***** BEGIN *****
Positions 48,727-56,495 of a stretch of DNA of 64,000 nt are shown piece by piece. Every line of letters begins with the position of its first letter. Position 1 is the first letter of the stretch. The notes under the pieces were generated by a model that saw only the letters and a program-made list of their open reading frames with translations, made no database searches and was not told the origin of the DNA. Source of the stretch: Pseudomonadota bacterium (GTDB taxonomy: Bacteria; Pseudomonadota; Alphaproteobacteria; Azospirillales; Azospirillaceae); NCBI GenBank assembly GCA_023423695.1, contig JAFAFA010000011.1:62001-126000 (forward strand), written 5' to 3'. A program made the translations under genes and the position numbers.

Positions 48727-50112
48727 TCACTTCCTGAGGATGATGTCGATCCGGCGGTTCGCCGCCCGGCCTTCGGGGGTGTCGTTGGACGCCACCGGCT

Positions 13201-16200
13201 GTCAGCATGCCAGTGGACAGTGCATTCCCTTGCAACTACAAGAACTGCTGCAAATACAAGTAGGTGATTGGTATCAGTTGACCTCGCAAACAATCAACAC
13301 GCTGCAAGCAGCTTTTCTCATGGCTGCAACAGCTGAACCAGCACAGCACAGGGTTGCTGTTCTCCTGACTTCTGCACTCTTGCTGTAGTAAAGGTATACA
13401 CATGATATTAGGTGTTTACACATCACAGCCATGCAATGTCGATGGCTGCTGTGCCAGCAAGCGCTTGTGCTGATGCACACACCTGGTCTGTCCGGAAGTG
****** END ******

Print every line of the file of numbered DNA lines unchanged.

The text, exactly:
Positions 48,727-56,495 of a stretch of DNA of 64,000 nt are shown piece by piece. Every line of letters begins with the position of its first letter. Position 1 is the first letter of the stretch. The notes under the pieces were generated by a model that saw only the letters and a program-made list of their open reading frames with translations, made no database searches and was not told the origin of the DNA. Source of the stretch: Pseudomonadota bacterium (GTDB taxonomy: Bacteria; Pseudomonadota; Alphaproteobacteria; Azospirillales; Azospirillaceae); NCBI GenBank assembly GCA_023423695.1, contig JAFAFA010000011.1:62001-126000 (forward strand), written 5' to 3'. A program made the translations under genes and the position numbers.

Positions 48727-50112
48727 TCACTTCCTGAGGATGATGTCGATCCGGCGGTTCGCCGCCCGGCCTTCGGGGGTGTCGTTGGACGCCACCGGCT

Positions 13201-16200
13201 GTCAGCATGCCAGTGGACAGTGCATTCCCTTGCAACTACAAGAACTGCTGCAAATACAAGTAGGTGATTGGTATCAGTTGACCTCGCAAACAATCAACAC
13301 GCTGCAAGCAGCTTTTCTCATGGCTGCAACAGCTGAACCAGCACAGCACAGGGTTGCTGTTCTCCTGACTTCTGCACTCTTGCTGTAGTAAAGGTATACA
13401 CATGATATTAGGTGTTTACACATCACAGCCATGCAATGTCGATGGCTGCTGTGCCAGCAAGCGCTTGTGCTGATGCACACACCTGGTCTGTCCGGAAGTG